What is Bitcoin?

There is a product out there, right now, that is changing technology, changing views on banking and privacy, challenging cybercrime wannabes, and comes complete with earning potential. Serious earning potential. Want to know what the product is?

It’s Bitcoin.

What is Bitcoin, you ask? Get ready for the answer(s), because the Bitcoin journey is mind-blowing. There is so much to learn about this product and take in, but here are some basics for you to get a better understanding.

Bitcoin is a form of “new money” that is on the tip of everyone’s tongue, has become the subject of investigation, and has totally and utterly changed the way that people look at money. So, what exactly is it, and how can you benefit from it? Good questions. Easy answers!

Bitcoin is a new, revolutionary form of digital currency that no one controls. How is that possible, you may ask? It’s possible because Bitcoin is a decentralized payment network where absolutely anyone can participate, yet there is no sole person or entity that has control over this network. All participants act as their own gatekeeper and control their own money! Sound good so far?

How do you get access and join Bitcoin?

It’s super easy to get started. All you need to do is download the Bitcoin software onto your own computer. It’s this software that “creates” the Bitcoin (the process is called “mining,” on the network). Now, the network does have some control over when and how the Bitcoins are created, and who creates them, so understand that mining isn’t a haphazard, unmonitored process!

Confused? Don’t worry. Stay with me – there’s so much more to learn!

Realize that Bitcoin isn’t physical currency, but more like “stock.” Instead of holding physical coins or paper, you are provided with proof of a public Bitcoin address that contains letters and numbers that you can keep in a software wallet (your own small, personal database) or print them out. The proof, or record of ownership, is sent to this “big ledger in the sky” type of a thing, called a blockchain. These records are listed in this blockchain, this ledger, only by Bitcoin addresses, not by names or bank account information.

This is where modern day privacy sets in, and it’s fantastic! Bitcoin is essentially forge-resistant.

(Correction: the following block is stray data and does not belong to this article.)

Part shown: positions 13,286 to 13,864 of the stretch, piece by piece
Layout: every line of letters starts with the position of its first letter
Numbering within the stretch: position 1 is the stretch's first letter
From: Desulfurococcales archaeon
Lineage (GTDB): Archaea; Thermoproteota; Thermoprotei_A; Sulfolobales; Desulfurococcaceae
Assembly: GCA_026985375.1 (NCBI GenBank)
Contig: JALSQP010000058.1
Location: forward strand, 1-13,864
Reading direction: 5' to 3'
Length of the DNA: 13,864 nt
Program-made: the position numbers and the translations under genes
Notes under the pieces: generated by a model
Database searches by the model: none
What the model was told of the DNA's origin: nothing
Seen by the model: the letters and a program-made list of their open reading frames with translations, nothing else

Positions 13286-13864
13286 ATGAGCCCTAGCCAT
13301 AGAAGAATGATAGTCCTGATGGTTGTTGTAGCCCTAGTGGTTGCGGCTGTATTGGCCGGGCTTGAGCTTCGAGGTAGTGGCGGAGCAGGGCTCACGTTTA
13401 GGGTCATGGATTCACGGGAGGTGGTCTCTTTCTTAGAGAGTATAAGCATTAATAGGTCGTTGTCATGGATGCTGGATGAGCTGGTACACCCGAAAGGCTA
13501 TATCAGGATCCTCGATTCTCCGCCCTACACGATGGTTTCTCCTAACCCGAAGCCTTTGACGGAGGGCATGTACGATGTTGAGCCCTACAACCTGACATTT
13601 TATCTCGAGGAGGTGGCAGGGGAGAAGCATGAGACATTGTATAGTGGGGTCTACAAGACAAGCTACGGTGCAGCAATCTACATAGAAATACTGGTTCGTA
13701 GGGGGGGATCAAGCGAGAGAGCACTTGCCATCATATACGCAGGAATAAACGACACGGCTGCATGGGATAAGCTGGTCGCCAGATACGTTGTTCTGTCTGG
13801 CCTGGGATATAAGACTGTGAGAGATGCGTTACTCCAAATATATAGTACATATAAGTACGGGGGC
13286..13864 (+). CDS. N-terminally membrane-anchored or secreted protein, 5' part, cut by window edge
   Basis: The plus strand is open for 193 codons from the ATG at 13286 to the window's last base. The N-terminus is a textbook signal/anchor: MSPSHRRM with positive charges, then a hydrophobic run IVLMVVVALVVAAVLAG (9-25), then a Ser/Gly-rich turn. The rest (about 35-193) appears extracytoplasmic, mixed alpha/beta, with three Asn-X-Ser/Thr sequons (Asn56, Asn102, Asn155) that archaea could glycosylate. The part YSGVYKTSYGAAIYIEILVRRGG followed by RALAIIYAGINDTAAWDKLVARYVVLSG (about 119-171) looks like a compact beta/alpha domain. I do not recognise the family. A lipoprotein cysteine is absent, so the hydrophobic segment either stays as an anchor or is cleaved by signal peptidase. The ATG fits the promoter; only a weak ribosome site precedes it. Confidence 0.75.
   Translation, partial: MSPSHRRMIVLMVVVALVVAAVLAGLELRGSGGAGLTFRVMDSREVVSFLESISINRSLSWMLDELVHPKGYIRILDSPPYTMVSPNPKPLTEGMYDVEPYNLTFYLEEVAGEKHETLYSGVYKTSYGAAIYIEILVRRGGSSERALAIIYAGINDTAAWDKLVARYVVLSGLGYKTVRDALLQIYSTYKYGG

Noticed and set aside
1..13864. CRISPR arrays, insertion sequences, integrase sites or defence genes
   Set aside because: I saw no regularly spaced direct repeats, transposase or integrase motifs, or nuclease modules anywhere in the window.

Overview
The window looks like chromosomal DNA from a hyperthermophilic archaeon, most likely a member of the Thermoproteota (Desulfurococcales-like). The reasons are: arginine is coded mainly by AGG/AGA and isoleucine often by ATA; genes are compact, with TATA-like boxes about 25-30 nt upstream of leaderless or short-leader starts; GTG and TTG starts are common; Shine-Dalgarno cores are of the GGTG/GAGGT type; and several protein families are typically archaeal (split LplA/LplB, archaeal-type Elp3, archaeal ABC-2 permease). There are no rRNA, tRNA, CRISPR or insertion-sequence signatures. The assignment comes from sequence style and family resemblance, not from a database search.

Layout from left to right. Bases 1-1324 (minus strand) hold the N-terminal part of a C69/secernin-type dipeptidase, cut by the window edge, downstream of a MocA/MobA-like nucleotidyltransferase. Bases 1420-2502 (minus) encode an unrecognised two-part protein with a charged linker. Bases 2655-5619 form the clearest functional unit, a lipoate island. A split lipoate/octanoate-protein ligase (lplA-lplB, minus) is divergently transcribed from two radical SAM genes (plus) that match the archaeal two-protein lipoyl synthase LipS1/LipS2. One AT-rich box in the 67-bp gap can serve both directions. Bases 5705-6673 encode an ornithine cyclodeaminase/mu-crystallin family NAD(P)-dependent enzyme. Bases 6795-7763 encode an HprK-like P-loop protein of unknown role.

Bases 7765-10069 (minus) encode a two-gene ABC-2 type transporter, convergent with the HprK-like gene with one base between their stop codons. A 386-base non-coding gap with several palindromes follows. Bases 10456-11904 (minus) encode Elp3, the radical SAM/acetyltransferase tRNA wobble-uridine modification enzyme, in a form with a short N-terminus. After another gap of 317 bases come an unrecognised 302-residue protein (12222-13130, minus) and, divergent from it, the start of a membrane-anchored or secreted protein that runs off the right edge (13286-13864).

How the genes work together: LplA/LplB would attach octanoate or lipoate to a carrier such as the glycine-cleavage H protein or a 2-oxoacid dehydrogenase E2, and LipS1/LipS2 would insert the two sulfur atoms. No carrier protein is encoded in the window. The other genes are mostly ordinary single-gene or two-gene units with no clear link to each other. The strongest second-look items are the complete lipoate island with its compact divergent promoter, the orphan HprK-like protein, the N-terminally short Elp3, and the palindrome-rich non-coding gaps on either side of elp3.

With the way that the ledger is set up, there’s no way to know who owns an account. Bitcoin addresses are extremely complex, comprised of these totally random, arbitrary characters, making anonymity the key result. But, all participants can always see the ledger, which is still perfectly private. You know who you are, and you know who you want to send money to, or receive it from. To everyone else, the information on the ledger is anonymous and essentially, unimportant, so long as it does not directly pertain to them. Basically, you only recognize a Bitcoin address because you need to know.

Does this mean that there is no fraud with Bitcoin?

There aren’t many rules to Bitcoin, but for those that do exist, they are strictly enforced. Since the internet connects all the laptops and computers that are running the Bitcoin software, everyone can kind of keep an eye on everyone. The network keeps careful track of who spends what, and where. In other words, no one can say they are “double spending,” or spending money where they didn’t when there are eagle eyes on the amounts. How can someone say they have spent money when their account value didn’t change?

It’s easy to send Bitcoins, too. All you need to do is tell the network to update the ledger. The amount is then subsequently deducted and credited to the appropriate Bitcoin accounts by their addresses. These changes can be viewed by others, but remember – no one knows who anyone is. Participants will see amounts, addresses conducting the transactions, and where funds are being spent.

Is Bitcoin-related income taxable?

Another good question, with not so easy an answer. I would defer to a tax expert with your unique set of circumstances. Since the IRS has deemed Bitcoin income as property, not currency, this type of income involves that whole saga of capital gains and all that other stuff. Any questions you may have related to this should truly be answered by a tax expert.

Are there fees to using Bitcoin?

Yes, there are some very small fees, but they are not like banking fees simply because there are no banks involved! You will pay fees to three separate groups for their services: the mining pools you join; the online exchanges that will convert your Bitcoins into dollars; and the nodes (servers) who are responsible for supporting the miners’ network.

Now, the biggest question would be, how do you make money through Bitcoin? There’s quite a few ways to achieve that, which will be discussed in one of our next blogs!

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